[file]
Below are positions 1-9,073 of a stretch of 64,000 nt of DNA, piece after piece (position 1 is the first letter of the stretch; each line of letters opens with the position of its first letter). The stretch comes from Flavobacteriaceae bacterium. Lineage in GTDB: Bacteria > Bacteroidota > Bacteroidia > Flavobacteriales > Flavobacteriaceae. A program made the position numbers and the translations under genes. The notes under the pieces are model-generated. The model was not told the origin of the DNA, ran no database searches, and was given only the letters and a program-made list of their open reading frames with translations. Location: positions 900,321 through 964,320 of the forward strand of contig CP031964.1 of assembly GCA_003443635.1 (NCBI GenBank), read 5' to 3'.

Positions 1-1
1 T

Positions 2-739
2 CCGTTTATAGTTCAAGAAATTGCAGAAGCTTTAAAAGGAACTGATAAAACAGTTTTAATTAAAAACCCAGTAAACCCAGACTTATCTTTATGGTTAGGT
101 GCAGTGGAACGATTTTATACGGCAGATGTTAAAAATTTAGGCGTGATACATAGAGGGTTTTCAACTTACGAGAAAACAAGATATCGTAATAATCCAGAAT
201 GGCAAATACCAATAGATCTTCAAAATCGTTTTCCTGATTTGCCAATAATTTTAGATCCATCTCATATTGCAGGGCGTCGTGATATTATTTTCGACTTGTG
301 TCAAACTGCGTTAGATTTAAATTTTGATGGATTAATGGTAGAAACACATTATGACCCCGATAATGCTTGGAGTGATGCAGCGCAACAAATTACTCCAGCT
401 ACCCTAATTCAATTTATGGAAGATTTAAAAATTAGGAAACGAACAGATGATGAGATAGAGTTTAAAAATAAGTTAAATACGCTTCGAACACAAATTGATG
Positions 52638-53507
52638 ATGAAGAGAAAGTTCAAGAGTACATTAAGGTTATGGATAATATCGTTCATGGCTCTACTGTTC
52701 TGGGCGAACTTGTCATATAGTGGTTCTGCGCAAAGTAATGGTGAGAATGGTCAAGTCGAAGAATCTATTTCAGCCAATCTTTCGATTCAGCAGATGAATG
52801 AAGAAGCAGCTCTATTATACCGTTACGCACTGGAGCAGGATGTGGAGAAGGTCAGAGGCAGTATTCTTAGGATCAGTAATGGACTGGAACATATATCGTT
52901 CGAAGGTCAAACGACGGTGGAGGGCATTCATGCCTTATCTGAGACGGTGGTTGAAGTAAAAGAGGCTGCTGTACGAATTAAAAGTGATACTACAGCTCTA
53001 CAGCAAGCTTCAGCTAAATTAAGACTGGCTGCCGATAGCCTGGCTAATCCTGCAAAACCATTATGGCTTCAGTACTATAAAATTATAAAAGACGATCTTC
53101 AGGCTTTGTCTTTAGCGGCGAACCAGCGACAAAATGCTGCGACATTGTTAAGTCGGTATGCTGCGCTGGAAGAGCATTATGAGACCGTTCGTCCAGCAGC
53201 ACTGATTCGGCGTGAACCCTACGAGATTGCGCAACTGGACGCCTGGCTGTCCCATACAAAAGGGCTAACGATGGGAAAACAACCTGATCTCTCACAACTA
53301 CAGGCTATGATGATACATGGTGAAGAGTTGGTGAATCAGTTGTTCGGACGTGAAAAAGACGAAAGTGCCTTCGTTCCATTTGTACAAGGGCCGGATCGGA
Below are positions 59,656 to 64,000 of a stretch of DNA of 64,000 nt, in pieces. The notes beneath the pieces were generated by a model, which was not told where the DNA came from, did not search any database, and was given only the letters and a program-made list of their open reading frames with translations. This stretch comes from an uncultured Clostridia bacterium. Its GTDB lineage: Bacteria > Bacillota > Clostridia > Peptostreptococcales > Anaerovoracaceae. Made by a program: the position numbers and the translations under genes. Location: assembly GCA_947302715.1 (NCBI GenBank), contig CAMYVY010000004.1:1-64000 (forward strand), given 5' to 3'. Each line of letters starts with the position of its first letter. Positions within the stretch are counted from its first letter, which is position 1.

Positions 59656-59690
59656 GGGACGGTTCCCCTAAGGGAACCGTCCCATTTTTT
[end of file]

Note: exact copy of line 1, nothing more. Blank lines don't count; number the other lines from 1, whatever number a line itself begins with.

Below are positions 1-9,073 of a stretch of 64,000 nt of DNA, piece after piece (position 1 is the first letter of the stretch; each line of letters opens with the position of its first letter). The stretch comes from Flavobacteriaceae bacterium. Lineage in GTDB: Bacteria > Bacteroidota > Bacteroidia > Flavobacteriales > Flavobacteriaceae. A program made the position numbers and the translations under genes. The notes under the pieces are model-generated. The model was not told the origin of the DNA, ran no database searches, and was given only the letters and a program-made list of their open reading frames with translations. Location: positions 900,321 through 964,320 of the forward strand of contig CP031964.1 of assembly GCA_003443635.1 (NCBI GenBank), read 5' to 3'.